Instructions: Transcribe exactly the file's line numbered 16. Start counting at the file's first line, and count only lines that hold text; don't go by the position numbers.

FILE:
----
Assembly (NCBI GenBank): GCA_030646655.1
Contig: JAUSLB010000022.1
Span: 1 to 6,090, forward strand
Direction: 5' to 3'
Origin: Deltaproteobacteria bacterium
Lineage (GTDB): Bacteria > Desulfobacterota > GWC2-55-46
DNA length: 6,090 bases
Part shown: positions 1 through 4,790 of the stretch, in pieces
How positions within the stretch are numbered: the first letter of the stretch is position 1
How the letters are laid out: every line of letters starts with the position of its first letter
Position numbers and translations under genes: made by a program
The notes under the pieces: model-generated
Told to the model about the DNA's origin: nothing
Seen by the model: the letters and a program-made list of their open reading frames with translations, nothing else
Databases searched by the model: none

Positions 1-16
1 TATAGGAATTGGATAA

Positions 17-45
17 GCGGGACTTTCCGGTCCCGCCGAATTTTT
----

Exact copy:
Positions 1-16